MOGO CREEK AREA – July 8, 2018
When planning a walk, half the fun is talking over the route, discussing the options and debating the assumptions that you make. My usual walking partner, and who I rely on to call me out on sketchy assumptions, is taking a break so I was left to my own devices – turned out that pretty much every assumption I made was wrong!
I asked my daughter-in-law Tanya if she’d like to do a walk with me to look for some aboriginal art, and when she agreed, David and Bailey said they’d like to go too. As my grandson Bailey was the only one with any off track experience, I wanted a few more experienced people on the trip so I put the word out and Helge L, Grant and Paula B joined me. Whilst Tanya and David had done a very small off track walk with me, this would be their first full day of off-track adventuring.
We started off from Mogo Creek Road to an area I’d not been to before, armed with the maps and four grid references to find some special places. It was bitterly cold and a gusty wind was blowing, my fingers were crossed that our first creek crossing (as soon as we left the cars), wouldn’t be too deep. Luckily it was just ankle deep, and we took our shoes off because the rest of the trip would be dry. However, the water was FREEZING!
John K had kindly given me four grid references, a site with axe groves, an “interesting slot”, a habitation cave and a cave with aboriginal art in it. I didn’t know whether the grid references were AGD66 (mapping in the 1960s) or GDA94 (using data from the 1990s). The difference is 100m in the “eastings” and 200m in the “northings”, doesn’t sound like much but out in the bush it is considerable. Assumption #1: As my map uses GDA94, I guessed (and hoped) that the grid references were GDA94. When I plotted them on a map, they all looked in logical places.
It was at this point that I killed Assumption #2 that the groves were in the creek. Assumption #1 also went out the window, so I sat down and changed the datum on my GPS to reflect the AGD66 and voila! the grid reference moved away from the creek, 200m up onto the ridge. I’d had enough of the GPS by this time (I’ve had to change the screen twice due to breaking it, and for some reason the grid display isn’t working, fortunately though, the map and waypoints were visible). So, I handed the GPS over to Bailey so that he could track us to the waypoint (David wondering at the wisdom of handing the GPS over to the youngest member of the group – but it is technology and Bailey’s a wiz at that).
So, he led us away from the creek and up hill, unerringly taking us to a lovely big flat rock. When I arrived there (taking longer to walk up the hill), he was wandering around on the rock, not really knowing what to look for.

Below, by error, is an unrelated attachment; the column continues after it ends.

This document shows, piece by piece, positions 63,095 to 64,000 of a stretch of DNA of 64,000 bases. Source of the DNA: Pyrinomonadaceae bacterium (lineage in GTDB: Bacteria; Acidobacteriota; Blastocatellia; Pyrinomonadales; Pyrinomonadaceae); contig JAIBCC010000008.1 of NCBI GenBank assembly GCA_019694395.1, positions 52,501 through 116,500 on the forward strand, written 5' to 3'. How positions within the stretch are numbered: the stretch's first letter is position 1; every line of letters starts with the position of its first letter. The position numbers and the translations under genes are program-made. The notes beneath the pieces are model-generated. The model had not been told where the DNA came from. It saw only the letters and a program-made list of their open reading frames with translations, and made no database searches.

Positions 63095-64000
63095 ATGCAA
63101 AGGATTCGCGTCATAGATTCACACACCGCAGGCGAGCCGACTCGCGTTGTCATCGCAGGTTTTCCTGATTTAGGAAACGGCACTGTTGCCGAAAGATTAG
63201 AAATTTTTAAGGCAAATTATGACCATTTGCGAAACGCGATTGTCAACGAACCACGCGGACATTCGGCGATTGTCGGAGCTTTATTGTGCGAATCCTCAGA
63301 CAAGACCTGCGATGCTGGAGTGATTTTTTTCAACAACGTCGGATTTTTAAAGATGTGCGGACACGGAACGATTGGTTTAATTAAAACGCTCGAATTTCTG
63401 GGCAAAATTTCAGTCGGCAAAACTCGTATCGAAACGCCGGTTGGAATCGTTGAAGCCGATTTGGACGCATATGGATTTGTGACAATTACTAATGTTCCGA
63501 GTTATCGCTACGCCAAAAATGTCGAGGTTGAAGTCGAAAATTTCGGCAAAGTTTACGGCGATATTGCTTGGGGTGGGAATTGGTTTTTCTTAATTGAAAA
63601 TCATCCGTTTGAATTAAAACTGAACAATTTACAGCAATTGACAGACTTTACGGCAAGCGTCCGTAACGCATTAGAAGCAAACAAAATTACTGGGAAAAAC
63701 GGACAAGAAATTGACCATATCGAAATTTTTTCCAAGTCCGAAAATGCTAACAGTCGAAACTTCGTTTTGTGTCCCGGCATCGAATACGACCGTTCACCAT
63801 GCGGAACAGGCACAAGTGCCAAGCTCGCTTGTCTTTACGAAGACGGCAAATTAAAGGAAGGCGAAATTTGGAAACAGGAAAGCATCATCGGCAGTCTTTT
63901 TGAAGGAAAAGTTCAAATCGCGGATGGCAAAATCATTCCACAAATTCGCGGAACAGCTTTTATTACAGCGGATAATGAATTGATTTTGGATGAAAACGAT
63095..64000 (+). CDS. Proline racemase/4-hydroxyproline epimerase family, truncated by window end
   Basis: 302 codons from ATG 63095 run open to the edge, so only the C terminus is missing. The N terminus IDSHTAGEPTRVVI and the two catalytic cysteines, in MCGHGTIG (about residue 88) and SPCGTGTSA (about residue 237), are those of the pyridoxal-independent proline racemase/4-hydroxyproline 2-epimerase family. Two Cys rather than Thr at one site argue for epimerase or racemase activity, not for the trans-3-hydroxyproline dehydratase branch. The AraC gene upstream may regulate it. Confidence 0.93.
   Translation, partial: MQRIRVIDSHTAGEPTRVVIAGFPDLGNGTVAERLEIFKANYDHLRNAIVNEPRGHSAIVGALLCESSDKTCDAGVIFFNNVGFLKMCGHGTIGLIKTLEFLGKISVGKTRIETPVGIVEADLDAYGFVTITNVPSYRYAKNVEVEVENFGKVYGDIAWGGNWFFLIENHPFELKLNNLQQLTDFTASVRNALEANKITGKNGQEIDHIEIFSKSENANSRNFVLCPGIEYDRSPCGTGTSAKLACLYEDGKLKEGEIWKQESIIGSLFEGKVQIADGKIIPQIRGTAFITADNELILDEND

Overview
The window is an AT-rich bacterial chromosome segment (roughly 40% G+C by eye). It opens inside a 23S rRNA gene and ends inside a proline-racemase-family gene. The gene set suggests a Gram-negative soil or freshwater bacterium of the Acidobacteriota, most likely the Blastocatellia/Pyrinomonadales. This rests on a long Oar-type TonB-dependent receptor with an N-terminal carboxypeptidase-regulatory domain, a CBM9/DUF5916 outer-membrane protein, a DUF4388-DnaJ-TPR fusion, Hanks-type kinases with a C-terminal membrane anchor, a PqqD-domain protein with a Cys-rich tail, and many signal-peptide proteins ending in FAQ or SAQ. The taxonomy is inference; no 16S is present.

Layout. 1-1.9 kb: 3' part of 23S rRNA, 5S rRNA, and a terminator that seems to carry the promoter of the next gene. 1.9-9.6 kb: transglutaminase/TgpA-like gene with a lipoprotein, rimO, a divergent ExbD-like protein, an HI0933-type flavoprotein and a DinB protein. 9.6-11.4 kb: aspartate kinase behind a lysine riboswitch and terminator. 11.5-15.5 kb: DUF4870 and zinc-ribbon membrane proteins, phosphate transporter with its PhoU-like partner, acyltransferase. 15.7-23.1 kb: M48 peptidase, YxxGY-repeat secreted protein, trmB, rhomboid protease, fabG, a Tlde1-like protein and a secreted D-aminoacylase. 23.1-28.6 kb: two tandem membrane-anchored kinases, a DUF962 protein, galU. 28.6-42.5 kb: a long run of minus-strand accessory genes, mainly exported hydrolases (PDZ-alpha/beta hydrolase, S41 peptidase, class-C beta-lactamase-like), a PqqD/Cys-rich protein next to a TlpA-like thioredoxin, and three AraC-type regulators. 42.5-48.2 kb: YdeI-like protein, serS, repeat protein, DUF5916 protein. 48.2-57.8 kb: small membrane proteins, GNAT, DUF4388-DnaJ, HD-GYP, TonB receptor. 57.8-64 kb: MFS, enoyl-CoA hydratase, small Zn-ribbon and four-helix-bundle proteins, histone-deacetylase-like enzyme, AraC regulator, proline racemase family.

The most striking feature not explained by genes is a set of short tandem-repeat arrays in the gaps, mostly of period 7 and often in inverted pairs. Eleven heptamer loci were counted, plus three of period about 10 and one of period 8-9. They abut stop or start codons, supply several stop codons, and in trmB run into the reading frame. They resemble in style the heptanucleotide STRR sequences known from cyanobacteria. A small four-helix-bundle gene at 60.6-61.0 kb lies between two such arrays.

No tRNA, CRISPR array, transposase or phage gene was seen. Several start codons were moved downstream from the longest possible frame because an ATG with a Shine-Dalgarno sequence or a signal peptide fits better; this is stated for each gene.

With Bailey and the GPS in hand, I’m on a sure thing, so give him free reign to take us to our next objective “an interesting slot”. Grant, Paula and Helge stayed on top of the ridge, the GPS took us down into the scrub – in hindsight we should have stayed on the ridge, but we all arrived at the top of the ridge eventually.
We stopped briefly for lunch (and boiled the billy) and decided that we’d head upstream for an hour and if we didn’t find the cave, then turn around at 2.30pm (as the route out would take us over 2 hours and it was getting late).
We reached the spot in the creek where the GPS (still in Bailey’s capable hands) showed that we were not far off the waypoint. My notes (from a report to the Anthropological Institute in Great Britain & Ireland dated 1895, stated that the cave we were looking for was 80 yards on the right hand bank of the creek. Assumption #3, I assumed the right hand bank was looking upstream on the creek. The GPS indicated that it would have to be on the right when looking downstream.
With time getting away from us, we took a punt and decided to go follow the GPS and go up hill for 80 yards and see if we could see anything. David and Tanya stayed with the packs (I gave them a walkie talkie so we could communicate), and the rest of us set off.
Running out of daylight hours we headed back to our packs for the walk out. My plan was to walk up to the ridge and then make our way back to where we’d crossed the creek. Helge came up with a better plan though, why not just walk down the creek, which so far hadn’t been too scrubby. Looking at the map, this sounded like a better idea than climbing up 150m to the ridge (which would be slow going). The new route would mean we’d have a 1k road bash but if it was twilight this would be better than bashing down a spur in the dark.
As soon as David asked how much further and I answered another few hundred metres, we came across a dirt road, and so the going was much easier.
We were back at the cars at 4pm. We’d nailed all our objectives with the exception of the habitation cave which I’d decided not to visit as we were slightly behind schedule after the axe grinding groves. So, guess I’ll have to go back another day to find that!
Thanks so much Paula, Grant and Helge for coming along on the trip and particularly to Helge for suggesting the exit down the creek – was soooo much easier.
The Scotts were all pretty stuffed by the time we were back home so we braved the icy cold wind and hopped in David & Tanya’s hot tub – would have to be the best end to a walk I’ve ever had!
For Tanya’s and David’s second off track adventure with me it was an amazing effort, I definitely took them both out of their comfort zones – and Bailey, you were a legend with the GPS! Maybe next adventure I’ll get the other grandkids out with me!